Non-Divine Epiphany (Part One)

In my introductory post I referred an event about four months ago, one that had a profound effect on me, and one that inspired this blog that you are reading.

I was listening to a program on NPR (exactly which one I am unsure of), in which Dan Kahan, who holds the impressive sounding title of Elizabeth K. Dollard professor of law AND professor of psychology at Yale Law School, was being interviewed on the topic of the public perception of Global Climate Change. Mr. Kahan made the claim that skeptics of Global Climate Change were not only as scientifically literate as believers in Global Climate Change, but in fact were generally MORE literate!

Ok, that took me completely by surprise. As a long time proponent of the theory of Global Climate Change, I was part of a large group that believed that all we had to do to sway people away from their skepticism was to educate them more. And now Dan Kahan was telling me that I couldn’t be more wrong!

Let’s just say that I spent a lot of time thinking about this. (to be continued)


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2 responses to “Non-Divine Epiphany (Part One)”

  1. Barry Seidel says :

    Readers might be interested in “Intentionally engineering Earth’s atmosphere to offset rising temperatures could be far more doable than you imagine, says David Keith. But is it a good idea?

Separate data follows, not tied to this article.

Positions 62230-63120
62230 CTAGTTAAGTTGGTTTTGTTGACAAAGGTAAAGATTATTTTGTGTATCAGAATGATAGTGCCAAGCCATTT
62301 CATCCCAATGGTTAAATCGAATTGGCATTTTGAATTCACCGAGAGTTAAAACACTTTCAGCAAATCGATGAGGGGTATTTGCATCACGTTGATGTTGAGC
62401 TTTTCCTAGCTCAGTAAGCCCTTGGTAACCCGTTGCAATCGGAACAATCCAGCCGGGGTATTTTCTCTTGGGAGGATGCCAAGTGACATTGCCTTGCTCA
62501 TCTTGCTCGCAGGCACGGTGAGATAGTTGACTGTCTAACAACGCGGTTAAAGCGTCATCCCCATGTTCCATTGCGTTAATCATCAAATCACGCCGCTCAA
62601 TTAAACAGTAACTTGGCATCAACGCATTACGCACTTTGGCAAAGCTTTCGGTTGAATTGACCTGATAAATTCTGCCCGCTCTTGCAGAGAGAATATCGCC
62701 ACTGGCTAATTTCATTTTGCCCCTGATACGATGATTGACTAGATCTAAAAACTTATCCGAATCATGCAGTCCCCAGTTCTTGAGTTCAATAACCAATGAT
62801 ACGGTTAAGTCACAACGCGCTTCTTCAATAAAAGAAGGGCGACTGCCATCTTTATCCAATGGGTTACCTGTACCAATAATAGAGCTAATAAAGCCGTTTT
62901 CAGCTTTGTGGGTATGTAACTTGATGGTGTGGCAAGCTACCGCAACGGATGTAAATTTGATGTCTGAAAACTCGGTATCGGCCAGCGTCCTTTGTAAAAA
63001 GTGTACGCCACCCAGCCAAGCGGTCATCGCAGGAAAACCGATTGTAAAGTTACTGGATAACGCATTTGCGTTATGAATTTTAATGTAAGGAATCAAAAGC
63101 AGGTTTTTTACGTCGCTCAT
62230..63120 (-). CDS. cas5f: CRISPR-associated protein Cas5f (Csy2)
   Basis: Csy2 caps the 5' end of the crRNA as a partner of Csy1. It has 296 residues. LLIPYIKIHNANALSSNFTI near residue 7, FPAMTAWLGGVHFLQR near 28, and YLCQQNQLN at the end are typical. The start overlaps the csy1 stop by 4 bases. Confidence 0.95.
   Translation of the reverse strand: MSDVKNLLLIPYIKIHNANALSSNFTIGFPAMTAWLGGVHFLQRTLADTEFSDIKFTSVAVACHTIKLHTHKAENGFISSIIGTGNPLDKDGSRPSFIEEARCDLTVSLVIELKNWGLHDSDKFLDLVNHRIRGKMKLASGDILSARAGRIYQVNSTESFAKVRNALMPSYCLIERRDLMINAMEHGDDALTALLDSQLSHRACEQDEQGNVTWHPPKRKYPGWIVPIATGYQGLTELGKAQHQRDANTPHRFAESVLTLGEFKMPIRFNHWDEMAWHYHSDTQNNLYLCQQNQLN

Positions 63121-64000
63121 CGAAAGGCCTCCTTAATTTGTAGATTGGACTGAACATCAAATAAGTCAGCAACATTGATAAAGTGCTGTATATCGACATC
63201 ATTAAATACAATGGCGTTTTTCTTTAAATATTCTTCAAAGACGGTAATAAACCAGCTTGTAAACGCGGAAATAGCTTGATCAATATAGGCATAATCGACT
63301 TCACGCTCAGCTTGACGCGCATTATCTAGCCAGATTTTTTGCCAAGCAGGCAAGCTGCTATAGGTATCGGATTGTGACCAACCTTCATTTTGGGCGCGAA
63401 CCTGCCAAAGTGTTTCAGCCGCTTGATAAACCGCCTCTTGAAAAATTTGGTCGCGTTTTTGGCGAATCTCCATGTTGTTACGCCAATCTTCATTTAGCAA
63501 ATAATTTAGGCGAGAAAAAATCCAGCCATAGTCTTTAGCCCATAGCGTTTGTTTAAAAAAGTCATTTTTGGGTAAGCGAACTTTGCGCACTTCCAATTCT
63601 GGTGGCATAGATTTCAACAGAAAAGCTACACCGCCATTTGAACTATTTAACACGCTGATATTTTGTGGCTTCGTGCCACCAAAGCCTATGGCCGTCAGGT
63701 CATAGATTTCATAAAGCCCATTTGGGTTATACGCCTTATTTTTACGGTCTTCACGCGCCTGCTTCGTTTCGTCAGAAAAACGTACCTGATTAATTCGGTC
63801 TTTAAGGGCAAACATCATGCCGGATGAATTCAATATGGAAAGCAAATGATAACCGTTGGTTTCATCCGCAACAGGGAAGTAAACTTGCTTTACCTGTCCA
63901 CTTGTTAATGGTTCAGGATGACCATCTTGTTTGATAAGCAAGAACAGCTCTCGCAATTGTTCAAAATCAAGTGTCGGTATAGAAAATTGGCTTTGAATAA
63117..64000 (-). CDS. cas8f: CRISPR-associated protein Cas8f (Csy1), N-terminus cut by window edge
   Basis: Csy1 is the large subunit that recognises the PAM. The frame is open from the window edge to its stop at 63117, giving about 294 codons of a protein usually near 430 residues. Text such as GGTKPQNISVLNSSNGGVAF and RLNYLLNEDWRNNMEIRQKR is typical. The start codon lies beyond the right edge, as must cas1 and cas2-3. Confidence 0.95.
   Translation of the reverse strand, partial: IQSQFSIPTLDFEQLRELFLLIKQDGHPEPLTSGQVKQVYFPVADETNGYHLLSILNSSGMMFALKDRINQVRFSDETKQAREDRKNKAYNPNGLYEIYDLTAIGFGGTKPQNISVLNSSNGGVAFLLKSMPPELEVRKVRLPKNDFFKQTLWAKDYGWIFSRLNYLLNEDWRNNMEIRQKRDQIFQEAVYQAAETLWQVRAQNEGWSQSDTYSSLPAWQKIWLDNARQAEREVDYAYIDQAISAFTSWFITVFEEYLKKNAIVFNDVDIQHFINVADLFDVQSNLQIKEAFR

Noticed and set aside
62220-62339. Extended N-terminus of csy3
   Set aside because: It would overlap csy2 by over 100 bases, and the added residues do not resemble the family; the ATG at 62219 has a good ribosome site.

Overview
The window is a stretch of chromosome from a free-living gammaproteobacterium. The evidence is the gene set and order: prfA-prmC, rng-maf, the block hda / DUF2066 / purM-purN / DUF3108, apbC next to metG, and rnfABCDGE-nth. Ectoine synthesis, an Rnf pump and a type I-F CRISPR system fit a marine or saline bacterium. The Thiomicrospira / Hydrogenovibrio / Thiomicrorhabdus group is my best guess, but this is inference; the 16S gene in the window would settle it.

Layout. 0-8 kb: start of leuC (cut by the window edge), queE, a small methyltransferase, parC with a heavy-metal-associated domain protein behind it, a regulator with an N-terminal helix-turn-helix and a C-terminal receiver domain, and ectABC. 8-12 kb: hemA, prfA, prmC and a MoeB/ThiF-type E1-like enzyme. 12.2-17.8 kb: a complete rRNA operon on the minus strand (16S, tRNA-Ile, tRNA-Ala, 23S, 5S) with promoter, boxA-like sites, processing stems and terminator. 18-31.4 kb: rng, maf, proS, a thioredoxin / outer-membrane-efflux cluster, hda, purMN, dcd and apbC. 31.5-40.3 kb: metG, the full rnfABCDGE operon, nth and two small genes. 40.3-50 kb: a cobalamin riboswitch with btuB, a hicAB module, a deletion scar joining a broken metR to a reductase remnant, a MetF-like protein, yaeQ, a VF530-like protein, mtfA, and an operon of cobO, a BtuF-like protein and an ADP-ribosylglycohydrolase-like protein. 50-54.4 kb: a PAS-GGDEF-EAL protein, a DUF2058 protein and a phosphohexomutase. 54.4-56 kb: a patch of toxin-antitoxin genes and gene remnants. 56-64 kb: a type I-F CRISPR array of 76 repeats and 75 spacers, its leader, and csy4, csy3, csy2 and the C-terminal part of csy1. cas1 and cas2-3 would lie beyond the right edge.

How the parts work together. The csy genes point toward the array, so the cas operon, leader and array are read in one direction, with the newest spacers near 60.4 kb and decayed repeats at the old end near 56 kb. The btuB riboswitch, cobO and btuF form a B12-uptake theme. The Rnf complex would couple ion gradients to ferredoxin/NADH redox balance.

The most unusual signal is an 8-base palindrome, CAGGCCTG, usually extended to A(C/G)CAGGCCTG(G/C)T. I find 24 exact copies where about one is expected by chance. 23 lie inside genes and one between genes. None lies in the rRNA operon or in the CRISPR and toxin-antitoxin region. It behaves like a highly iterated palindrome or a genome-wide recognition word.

A Cheap and Easy Plan to Stop Global Warming”, By David Rotman MIT Technology Review March/April 2013

    • verschell says :

      This is exactly the kind of dialogue I hope to engender, Barry. One of the big arguments against trying to counteract Global Climate Change is cost (among many arguments). I haven’t read this article yet, so my comments aren’t too specific to it (added it to my reading list), but the title says “Cheap and Easy”, and the tag asks, “But is it a good idea>” Two of a number of important points, cost and consequences. Something I hope to address in a future post on Pascal’s Wager.

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